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Specific Sleep Disorder Associated with Brain Diseases

A new study suggests a sleep disorder that causes people to act out their dreams is the best current predictor of brain diseases like Parkinson’s and Alzheimer’s.

Researchers at the University of Toronto say that rapid-eye-movement sleep behavior disorder (RBD) is not just a precursor but also a critical warning sign of neurodegeneration that can lead to brain disease.

“In fact, as many as 80 to 90 percent of people with RBD will develop a brain disease,” said associate professor and lead author John Peever, Ph.D.

As labeled, the disorder occurs during the rapid-eye-movement (REM) stage of sleep and causes people to act out their dreams, often resulting in injury to themselves and/or bed partner.

In healthy brains, muscles are temporarily paralyzed during sleep to prevent this from happening.

“It’s important for clinicians to recognize RBD as a potential indication of brain disease in order to diagnose patients at an earlier stage,” said Peever.

“This is important because of drugs that reduce severe degenerative disorders.”

His research examines the idea that neurodegeneration might first affect areas of the brain that control sleep before attacking brain areas that cause more common brain diseases like Alzheimer’s.

Peever said he hopes the results of his study lead to earlier and more effective treatment of neurodegenerative diseases.

The research findings have been published in the journal Trends in Neuroscience.

Source: University of Toronto

Specific Sleep Disorder Associated with Brain Diseases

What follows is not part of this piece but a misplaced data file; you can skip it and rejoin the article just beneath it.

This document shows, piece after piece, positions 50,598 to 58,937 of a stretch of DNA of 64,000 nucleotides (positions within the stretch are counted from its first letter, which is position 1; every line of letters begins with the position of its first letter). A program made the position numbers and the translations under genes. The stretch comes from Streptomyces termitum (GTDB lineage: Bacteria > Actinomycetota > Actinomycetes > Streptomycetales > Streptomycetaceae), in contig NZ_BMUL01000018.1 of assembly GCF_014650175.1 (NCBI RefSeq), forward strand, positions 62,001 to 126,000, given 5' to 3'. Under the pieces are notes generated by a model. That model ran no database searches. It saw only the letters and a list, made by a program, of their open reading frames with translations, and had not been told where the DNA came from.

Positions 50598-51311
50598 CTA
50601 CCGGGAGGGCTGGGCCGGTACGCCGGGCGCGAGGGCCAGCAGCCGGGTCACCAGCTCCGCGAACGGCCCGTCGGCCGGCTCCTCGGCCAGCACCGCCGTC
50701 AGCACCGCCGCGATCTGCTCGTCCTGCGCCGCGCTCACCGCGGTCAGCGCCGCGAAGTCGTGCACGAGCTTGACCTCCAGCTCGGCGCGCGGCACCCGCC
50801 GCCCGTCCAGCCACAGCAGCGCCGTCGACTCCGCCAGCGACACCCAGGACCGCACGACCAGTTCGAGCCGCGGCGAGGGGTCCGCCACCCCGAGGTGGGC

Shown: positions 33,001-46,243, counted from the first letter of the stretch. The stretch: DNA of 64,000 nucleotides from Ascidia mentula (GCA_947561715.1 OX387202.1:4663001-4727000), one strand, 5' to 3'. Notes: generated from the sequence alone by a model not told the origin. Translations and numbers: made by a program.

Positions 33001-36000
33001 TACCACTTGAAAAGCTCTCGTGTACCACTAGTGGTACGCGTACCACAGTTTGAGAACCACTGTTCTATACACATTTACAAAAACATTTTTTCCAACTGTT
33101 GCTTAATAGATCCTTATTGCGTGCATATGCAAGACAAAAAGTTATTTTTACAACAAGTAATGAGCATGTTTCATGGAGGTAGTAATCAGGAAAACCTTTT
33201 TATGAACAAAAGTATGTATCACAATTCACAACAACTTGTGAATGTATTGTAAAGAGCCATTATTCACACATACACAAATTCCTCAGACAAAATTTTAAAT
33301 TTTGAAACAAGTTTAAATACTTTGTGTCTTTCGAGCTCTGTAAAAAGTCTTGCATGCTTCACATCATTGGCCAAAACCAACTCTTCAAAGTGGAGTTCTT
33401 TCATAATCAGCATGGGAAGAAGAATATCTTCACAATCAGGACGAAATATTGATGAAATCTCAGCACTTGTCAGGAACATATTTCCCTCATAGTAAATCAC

Rick Nauert PhD

Rick Nauert, PhDDr. Rick Nauert has over 25 years experience in clinical, administrative and academic healthcare. He is currently an associate professor for Rocky Mountain University of Health Professionals doctoral program in health promotion and wellness. Dr. Nauert began his career as a clinical physical therapist and served as a regional manager for a publicly traded multidisciplinary rehabilitation agency for 12 years. He has masters degrees in health-fitness management and healthcare administration and a doctoral degree from The University of Texas at Austin focused on health care informatics, health administration, health education and health policy. His research efforts included the area of telehealth with a specialty in disease management.

APA Reference
Nauert PhD, R. (2015). Specific Sleep Disorder Associated with Brain Diseases. Psych Central. Retrieved on September 24, 2018, from https://psychcentral.com/news/2014/04/23/specific-sleep-disorder-associated-with-brain-diseases/68873.html

 

Scientifically Reviewed
Last updated: 6 Oct 2015
Last reviewed: By John M. Grohol, Psy.D. on 6 Oct 2015
Published on PsychCentral.com. All rights reserved.